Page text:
Opinion 22-100


June 30, 2022


Digest:         A JHO who presided over a contract dispute between a construction manager and a subcontractor (1) need not advise building residents of an apparent variance from specifications in the installation of certain bathroom stall doors and (2) may not direct the attorneys to investigate whether this variance presents a potential safety issue.


Rules:          22 NYCRR 100.2; 100.2(A); 100.2(C); 100.3(B)(6); 100.3(D)(1)-(2); 100.3(E)(1)(a)(ii); 100.3(E)(1)(e); Opinion 16-154.




         The inquiring judicial hearing officer (“JHO”) presided over a contract dispute between a construction manager and a subcontractor over the renovation and construction of a building. The parties have now reached a settlement, and the JHO indicates that the only remaining contemplated action in the matter is the filing of a stipulation of discontinuance. In the course of the proceedings, the parties apparently presented evidence of a variation from specifications with respect to the installation of certain bathroom stall doors. Although the parties’ dispute was exclusively financial in nature, the JHO now questions whether the hinges used to secure these doors were adequate. The JHO fears there is “potential for serious harm to a resident or visitor” should the hinges fail. We understand that the building management, building residents and door manufacturer were not involved in the case, and thus are unlikely to be aware of any possible issue. Neither party raised any concerns about health or safety. On these facts, the JHO first asks whether the JHO has any ethical obligations to building residents. If not, the JHO then asks whether it is ethically permissible to call in the attorneys on the case and direct them to contact the door manufacturer and request information to assuage the JHO’s concerns that the doors could be unsafe as installed. If the attorneys do not provide satisfactory information, then the JHO would notify building management and/or residents of the JHO’s concerns.1


          A judge must always avoid even the appearance of impropriety and must always act to promote public confidence in the judiciary’s integrity and impartiality (see 22 NYCRR 100.2; 100.2[A]).


         Preliminarily, we note that the JHO has no disciplinary obligations here because nothing in the inquiry suggests any professional misconduct by “a lawyer” or “another judge” (22 NYCRR 100.3[D][1]-[2]). Nor does this inquiry involve the receipt of impermissible ex parte communications that might need to be disclosed (cf. 22 NYCRR 100.3[B][6]). Setting these issues aside, we have not previously required judges to investigate or report health and safety concerns based on testimony before them, and we decline to do so here. Indeed, in Opinion 16-154, the inquiring town judge had issued a final judgment involving a landlord/tenant matter and was concerned about “serious issues with the property which may impact habitability” (see Opinion 16-154). We said the judge had no ethical obligation to report these concerns to the town code enforcement officer, town attorney, or any other town official (id.). We noted that, if the judge chose to exercise their discretion to disclose these concerns to the code enforcement officer, the judge could not issue a warrant for the code enforcement officer to enter the premises or otherwise preside in the resulting proceeding, as the judge could reasonably be perceived as the complainant and/or fact witness (see id.; 22 NYCRR 100.3[E][1][a][ii] [“personal knowledge of disputed evidentiary facts”]; 100.3[E][1][e] [“likely to be a material witness”]).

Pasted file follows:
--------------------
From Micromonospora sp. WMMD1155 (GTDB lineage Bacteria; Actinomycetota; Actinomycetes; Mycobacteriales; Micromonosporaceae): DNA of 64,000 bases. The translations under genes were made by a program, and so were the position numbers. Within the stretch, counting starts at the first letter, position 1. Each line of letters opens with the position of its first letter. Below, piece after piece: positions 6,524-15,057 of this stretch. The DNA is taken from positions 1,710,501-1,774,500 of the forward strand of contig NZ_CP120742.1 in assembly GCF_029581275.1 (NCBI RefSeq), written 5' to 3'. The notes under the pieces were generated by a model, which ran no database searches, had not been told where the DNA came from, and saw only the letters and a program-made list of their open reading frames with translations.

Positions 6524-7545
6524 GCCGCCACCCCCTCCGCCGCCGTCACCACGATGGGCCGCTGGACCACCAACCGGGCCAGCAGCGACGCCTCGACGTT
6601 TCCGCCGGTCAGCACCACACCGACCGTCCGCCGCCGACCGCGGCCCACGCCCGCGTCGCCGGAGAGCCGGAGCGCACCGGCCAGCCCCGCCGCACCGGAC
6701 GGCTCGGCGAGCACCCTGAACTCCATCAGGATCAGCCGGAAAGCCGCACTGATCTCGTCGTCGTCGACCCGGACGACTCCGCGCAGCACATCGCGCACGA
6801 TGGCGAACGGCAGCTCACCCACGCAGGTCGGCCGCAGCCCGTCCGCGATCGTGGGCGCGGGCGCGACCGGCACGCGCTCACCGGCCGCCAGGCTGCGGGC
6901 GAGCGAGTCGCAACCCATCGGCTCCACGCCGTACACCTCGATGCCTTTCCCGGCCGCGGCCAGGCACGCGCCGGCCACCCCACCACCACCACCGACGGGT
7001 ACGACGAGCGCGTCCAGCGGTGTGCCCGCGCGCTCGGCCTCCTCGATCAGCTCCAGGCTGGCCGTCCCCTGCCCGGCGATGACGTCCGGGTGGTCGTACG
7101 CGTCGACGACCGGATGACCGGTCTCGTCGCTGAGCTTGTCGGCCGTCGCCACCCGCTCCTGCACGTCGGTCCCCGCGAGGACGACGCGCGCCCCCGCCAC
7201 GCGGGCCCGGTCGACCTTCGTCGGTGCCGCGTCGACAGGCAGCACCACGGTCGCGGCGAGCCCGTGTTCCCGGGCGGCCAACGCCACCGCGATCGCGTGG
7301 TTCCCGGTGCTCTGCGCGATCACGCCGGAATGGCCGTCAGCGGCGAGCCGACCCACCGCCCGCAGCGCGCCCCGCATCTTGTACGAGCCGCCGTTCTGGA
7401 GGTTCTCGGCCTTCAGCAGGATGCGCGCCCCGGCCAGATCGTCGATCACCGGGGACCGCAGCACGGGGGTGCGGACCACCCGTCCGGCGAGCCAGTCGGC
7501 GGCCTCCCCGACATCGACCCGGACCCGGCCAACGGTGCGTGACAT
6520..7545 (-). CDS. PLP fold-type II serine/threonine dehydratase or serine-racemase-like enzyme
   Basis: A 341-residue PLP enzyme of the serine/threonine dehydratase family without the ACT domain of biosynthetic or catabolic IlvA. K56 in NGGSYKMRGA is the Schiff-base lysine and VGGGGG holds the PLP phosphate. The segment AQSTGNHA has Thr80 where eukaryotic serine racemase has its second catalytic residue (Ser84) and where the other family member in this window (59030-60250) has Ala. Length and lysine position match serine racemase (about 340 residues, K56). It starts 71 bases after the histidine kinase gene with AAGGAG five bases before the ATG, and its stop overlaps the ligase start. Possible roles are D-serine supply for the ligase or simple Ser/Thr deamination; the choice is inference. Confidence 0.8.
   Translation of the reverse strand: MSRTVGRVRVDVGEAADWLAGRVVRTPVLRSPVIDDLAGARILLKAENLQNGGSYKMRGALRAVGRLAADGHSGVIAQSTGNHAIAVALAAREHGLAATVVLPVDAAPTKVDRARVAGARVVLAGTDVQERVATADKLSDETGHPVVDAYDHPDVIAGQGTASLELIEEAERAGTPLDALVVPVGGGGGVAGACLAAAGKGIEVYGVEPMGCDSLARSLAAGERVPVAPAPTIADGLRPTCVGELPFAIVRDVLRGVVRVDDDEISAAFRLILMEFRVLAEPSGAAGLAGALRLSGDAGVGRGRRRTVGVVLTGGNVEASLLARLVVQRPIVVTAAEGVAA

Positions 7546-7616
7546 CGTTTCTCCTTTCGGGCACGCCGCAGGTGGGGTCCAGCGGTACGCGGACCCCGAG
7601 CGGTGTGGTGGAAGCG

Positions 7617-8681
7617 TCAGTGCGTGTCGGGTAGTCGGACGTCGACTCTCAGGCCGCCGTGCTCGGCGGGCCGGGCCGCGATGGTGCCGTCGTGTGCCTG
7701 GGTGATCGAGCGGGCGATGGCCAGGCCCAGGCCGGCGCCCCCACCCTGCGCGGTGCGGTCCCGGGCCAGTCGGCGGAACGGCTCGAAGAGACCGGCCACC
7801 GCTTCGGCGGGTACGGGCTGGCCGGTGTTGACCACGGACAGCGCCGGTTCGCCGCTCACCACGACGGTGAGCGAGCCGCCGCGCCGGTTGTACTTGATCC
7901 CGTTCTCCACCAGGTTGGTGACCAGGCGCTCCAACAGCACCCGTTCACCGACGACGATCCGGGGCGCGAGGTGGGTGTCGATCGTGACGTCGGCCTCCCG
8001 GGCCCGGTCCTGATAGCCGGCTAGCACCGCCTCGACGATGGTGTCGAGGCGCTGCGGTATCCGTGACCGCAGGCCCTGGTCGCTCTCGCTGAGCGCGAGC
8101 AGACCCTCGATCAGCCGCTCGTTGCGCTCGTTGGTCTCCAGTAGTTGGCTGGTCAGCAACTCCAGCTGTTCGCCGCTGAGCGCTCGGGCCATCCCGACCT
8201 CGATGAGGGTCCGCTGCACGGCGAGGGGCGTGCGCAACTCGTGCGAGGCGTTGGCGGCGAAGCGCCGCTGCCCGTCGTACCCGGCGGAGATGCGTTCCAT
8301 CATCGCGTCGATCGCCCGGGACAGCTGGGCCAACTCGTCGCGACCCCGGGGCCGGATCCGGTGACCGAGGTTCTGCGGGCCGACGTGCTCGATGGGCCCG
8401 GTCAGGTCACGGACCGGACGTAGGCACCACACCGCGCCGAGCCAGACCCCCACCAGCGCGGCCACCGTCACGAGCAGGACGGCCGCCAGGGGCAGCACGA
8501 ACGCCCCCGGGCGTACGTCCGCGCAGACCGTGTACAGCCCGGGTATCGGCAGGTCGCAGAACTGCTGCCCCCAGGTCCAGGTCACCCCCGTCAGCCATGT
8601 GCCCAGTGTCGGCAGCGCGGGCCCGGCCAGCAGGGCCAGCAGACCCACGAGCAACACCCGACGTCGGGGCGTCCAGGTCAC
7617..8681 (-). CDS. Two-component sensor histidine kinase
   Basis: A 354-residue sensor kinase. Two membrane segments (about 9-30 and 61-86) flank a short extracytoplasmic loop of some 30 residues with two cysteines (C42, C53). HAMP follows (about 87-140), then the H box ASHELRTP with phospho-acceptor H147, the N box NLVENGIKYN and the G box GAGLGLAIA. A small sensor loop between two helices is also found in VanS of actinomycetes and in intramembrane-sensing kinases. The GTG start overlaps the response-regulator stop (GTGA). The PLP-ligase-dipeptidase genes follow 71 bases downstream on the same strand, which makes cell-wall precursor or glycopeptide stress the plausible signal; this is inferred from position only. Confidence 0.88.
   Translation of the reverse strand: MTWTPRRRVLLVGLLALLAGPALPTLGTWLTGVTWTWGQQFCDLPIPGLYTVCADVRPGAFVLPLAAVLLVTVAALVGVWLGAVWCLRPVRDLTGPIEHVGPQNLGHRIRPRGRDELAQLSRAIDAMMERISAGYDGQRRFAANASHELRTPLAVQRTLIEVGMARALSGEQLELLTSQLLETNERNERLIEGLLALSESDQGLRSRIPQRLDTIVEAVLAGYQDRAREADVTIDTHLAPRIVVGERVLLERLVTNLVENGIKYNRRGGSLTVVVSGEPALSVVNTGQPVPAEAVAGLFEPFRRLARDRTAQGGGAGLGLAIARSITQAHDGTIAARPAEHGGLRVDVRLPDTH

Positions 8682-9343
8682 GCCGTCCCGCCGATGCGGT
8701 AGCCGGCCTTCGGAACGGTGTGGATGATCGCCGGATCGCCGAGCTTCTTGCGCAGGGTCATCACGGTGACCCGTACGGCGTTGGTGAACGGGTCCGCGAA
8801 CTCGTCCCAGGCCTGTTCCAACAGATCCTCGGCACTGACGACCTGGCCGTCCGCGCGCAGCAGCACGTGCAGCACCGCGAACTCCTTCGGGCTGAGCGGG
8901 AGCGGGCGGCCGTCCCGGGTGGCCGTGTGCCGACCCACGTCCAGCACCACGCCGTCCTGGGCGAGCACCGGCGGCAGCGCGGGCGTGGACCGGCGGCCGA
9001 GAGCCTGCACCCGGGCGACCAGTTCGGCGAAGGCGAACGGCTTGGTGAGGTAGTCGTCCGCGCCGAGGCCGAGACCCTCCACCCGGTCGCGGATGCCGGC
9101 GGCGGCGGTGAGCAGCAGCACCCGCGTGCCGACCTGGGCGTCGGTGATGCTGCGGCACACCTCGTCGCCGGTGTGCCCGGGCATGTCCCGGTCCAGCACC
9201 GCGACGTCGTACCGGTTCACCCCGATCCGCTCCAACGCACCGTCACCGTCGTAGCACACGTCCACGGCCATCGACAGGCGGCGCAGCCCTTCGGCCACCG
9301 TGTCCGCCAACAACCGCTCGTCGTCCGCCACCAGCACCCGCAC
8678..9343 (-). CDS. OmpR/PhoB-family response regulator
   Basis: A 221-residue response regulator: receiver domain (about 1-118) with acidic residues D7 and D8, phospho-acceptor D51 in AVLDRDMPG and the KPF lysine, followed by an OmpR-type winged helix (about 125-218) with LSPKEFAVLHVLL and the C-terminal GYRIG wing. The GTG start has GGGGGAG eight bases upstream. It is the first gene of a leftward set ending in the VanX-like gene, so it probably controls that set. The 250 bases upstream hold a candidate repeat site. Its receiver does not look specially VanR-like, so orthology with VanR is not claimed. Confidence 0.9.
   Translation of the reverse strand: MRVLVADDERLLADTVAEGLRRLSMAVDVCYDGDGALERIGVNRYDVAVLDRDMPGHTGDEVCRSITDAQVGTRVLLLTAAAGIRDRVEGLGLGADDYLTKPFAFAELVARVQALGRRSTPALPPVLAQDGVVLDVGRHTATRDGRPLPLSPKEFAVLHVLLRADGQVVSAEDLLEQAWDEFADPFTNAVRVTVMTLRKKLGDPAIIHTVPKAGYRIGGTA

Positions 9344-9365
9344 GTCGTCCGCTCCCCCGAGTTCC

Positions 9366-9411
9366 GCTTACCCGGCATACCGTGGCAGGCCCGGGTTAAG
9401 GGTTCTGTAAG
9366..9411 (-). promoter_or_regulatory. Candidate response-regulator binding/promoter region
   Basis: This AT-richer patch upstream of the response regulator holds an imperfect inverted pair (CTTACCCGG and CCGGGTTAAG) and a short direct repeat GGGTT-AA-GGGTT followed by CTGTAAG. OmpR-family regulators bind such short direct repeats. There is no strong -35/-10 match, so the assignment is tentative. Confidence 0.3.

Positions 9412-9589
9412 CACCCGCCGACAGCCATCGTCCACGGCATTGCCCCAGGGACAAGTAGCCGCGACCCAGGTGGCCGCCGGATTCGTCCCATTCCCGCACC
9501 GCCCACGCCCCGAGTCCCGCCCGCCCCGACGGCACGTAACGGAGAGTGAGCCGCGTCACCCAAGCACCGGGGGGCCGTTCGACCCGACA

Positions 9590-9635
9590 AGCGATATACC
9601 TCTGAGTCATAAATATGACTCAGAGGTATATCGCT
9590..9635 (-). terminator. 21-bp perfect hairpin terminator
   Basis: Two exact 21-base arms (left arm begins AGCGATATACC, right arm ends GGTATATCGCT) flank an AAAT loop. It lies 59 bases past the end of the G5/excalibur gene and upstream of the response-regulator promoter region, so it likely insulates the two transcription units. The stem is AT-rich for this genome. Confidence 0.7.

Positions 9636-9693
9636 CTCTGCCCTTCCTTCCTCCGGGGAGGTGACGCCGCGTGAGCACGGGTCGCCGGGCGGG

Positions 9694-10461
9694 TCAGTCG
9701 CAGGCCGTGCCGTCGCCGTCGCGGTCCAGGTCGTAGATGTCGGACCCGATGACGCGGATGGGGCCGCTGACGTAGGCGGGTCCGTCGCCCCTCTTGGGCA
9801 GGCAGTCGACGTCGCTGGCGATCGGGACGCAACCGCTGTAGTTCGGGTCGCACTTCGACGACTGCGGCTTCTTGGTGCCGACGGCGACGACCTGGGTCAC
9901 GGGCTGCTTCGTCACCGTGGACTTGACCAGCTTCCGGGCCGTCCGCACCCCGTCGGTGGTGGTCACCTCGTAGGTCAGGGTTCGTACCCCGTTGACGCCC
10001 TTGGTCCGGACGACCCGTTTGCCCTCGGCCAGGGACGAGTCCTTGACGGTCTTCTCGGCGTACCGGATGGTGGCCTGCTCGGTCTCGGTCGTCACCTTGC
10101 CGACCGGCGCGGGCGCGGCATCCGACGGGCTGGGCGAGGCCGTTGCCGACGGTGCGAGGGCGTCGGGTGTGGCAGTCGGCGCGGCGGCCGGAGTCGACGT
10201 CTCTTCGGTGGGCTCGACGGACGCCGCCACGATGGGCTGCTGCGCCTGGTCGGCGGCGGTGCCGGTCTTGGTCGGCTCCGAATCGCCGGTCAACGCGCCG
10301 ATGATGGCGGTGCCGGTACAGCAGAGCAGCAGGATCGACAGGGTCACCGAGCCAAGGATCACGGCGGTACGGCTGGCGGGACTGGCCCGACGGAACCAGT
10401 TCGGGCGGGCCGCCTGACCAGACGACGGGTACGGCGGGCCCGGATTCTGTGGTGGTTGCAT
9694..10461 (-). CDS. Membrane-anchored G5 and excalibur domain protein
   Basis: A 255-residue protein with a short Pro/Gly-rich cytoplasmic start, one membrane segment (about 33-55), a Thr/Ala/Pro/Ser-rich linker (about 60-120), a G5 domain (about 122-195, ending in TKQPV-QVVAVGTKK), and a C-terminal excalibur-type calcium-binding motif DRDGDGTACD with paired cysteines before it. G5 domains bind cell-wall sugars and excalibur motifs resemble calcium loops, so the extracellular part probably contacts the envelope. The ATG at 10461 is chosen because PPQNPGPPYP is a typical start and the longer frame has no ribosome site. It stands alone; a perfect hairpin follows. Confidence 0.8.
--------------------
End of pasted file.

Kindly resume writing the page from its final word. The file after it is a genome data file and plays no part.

Here, too, we conclude the JHO has no ethical obligation to contact building residents concerning an apparent variance from specifications in the installation of bathroom stall doors, which the JHO believes could potentially be unsafe.


         We now turn to the JHO’s alternative question. The planned course of action, as clarified, is to call in the parties’ attorneys and require them to obtain information from an entity that was not a party to the now-concluded litigation, on a topic that was not before the JHO for adjudication. Under the circumstances, this could create an appearance that the JHO is attempting to enlist these attorneys to use the JHO’s quasi-judicial status to persuade the manufacturer to provide information that the JHO apparently has no legal right to demand. This is impermissible under 22 NYCRR 100.2© (“A judge shall not lend the prestige of judicial office to advance the private interests of the judge or others”). We therefore conclude the JHO may not direct the attorneys to investigate whether this variance presents a potential safety issue, as it would, at the very least, create an appearance of impropriety (see generally 22 NYCRR 100.2; 100.2[A]; 100.2[C]).


1 We are addressing the JHO’s second question as clarified in subsequent communications. It appears that specialized technical expertise may be required to assess whether the bathroom stall doors present any safety risks as installed. Nothing in the inquiry suggests that the JHO has such expertise or received any clear or direct evidence on health and safety issues.